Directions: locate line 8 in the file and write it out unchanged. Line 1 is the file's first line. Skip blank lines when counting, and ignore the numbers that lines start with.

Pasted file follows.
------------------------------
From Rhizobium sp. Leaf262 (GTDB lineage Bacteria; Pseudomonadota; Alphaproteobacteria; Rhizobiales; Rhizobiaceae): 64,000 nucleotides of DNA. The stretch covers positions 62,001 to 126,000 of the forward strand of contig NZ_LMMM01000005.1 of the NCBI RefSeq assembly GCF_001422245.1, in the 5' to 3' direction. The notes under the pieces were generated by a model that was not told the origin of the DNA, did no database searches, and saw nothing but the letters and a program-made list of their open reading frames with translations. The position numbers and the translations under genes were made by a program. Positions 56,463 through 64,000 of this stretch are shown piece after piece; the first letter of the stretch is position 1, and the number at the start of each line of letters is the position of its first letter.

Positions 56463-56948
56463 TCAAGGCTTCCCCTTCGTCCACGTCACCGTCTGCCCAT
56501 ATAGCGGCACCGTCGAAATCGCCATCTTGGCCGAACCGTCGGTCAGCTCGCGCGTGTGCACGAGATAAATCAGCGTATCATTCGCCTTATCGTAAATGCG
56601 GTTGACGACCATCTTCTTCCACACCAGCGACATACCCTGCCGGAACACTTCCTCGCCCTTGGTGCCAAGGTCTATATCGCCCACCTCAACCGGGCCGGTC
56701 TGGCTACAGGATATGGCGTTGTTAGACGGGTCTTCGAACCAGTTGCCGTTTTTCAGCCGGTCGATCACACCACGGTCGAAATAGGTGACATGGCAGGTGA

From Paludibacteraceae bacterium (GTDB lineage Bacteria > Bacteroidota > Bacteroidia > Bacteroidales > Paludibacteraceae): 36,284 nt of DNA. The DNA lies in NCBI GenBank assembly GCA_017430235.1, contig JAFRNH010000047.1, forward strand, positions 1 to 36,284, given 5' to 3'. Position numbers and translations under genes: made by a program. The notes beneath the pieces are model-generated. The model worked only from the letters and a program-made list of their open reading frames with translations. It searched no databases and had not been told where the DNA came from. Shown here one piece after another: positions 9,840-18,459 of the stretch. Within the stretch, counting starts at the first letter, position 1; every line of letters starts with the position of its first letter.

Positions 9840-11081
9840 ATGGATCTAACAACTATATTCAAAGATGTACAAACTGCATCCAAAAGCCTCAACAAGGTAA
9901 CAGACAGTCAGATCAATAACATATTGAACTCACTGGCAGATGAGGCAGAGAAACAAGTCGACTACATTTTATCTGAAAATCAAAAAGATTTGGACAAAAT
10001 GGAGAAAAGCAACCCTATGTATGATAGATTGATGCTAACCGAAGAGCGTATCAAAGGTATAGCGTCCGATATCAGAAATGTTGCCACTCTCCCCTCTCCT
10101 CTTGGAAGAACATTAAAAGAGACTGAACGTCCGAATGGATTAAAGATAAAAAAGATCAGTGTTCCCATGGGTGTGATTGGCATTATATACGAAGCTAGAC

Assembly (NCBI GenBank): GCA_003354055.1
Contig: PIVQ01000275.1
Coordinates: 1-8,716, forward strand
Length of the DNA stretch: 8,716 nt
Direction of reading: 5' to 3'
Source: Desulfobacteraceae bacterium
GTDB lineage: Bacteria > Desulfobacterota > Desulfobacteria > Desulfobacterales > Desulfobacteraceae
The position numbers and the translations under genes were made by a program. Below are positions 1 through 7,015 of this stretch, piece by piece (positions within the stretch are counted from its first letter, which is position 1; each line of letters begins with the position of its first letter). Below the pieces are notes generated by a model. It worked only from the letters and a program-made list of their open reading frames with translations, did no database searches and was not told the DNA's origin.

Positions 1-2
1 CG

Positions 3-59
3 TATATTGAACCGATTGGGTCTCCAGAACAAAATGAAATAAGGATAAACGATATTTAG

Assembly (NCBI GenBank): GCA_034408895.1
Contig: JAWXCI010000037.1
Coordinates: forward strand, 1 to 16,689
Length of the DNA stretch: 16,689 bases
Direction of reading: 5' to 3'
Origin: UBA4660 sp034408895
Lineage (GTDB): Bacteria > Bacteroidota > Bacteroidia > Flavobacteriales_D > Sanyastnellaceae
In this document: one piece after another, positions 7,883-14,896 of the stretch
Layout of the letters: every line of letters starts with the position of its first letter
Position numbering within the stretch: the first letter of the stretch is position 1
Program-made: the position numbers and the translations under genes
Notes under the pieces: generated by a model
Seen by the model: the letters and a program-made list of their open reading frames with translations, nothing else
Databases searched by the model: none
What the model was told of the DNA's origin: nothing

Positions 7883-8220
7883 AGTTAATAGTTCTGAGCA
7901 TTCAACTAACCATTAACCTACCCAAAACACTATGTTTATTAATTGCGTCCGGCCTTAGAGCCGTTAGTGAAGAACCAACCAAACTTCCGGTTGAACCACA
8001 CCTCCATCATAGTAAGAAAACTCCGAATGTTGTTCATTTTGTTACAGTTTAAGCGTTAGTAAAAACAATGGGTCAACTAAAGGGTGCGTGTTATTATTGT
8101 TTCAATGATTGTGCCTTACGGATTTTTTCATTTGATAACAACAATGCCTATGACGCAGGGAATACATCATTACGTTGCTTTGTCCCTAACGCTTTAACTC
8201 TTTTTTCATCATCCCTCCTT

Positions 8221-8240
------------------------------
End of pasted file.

Positions 9840-11081